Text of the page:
BRUSSELS (AP) — A summit of European Union leaders on Thursday will focus on avoiding a Russian military invasion into neighboring Ukraine with threats of unprecedented sanctions for Moscow and the promise of diplomatic talks.
The Russian military buildup on Ukraine's border is taking center stage at the summit of the EU's 27 leaders, with a plea from Ukraine's president to start imposing more sanctions before any possible incursion rather than after the border has been crossed.
Lithuanian President Gitanas Nauseda said the EU shouldn't underestimate the threat, even beyond Ukraine, which he says is creating the worst security situation since the collapse of the Soviet Union.
“Probably we face most dangerous situation in the last 30 years. I’m talking not only about Ukraine," Nauseda said, stressing that NATO's eastern flank and the Baltic region should also be concerned.
“Maybe there are some open channels for some serious negotiations” over the coming days, said Prime Minister Janez Jansa of Slovenia, which holds the EU presidency, adding it could consist of talks between France, Germany, Ukraine and Russia.
But like all, he wearily watched the Ukraine-Russia border, where U.S. intelligence officials say Russia has moved 70,000 troops and is preparing for a possible invasion early next year. Moscow denies that it has any plans to attack Ukraine, but did so in 2014 when it annexed the Crimean Peninsula.
“It is not normal for regular military exercises," Jansa said, adding that there's no doubt that Russia is using its military might to put Ukraine under pressure.
No one feels it more than Ukrainian President Volodymyr Zelenskyy, who urged EU leaders late Wednesday to swiftly impose new sanctions on Russia before it invades his country, and warned that acting after any conflict would be far too late.
Zelenskyy said Ukraine stands ready to enter into talks with Russia to ease tensions, but that Russian President Vladimir Putin doesn't appear willing to come to the table at the moment.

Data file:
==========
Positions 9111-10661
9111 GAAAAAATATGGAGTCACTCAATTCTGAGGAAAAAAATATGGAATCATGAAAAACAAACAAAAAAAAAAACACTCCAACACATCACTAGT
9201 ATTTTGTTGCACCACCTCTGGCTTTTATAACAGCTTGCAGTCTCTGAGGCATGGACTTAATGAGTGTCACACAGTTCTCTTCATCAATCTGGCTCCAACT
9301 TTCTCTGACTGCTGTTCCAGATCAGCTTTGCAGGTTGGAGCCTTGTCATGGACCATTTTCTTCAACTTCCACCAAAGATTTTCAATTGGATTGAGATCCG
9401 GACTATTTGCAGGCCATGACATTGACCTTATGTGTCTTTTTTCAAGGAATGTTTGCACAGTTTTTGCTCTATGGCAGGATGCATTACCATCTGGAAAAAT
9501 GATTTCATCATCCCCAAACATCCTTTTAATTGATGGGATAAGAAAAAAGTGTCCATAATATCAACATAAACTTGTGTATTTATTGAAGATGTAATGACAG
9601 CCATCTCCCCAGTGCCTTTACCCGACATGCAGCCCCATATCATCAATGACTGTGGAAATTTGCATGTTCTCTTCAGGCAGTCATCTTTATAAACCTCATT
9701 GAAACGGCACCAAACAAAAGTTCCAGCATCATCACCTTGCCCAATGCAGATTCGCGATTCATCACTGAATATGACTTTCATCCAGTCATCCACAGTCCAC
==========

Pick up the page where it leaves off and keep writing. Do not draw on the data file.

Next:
France and Germany brokered a peace agreement in 2015 that helped end large-scale hostilities in eastern Ukraine, where Ukrainian forces have been fighting Russia-backed separatists since 2014 . But the conflict, which has left 14,000 dead, has simmered.
EU leaders are widely expected to approve on Thursday a draft summit conclusion, seen by The Associated Press, that warns that “any further military aggression against Ukraine will have massive consequences and severe cost in response.”
Zelenskyy said the use of sanctions after military action had proved very limited for his country and that it might be be different “if the sanctions are applied prior to the armed conflict would they become a prevention mechanism.”
European officials argue that it’s a better deterrent to keep Putin in the dark about what measures might be used against him.
Asked by reporters whether Europe would act on Zelenskyy’s call, European Council President Charles Michel said: “We have sanctions in place, we are ready to take additional sanctions if needed, and we will see” what happens.
Despite Moscow's threat, Nauseda still has a sense of optimism.
“I think we have enough tools in order to stop Russia from its aggressive behavior," he said.
The U.S. and the EU have been coordinating their response to the Russians, but no real details of any sanctions have emerged. EU nations are divided between those in the east that think sanctions should be imposed immediately, and others like France and Germany who fear that could provoke an invasion.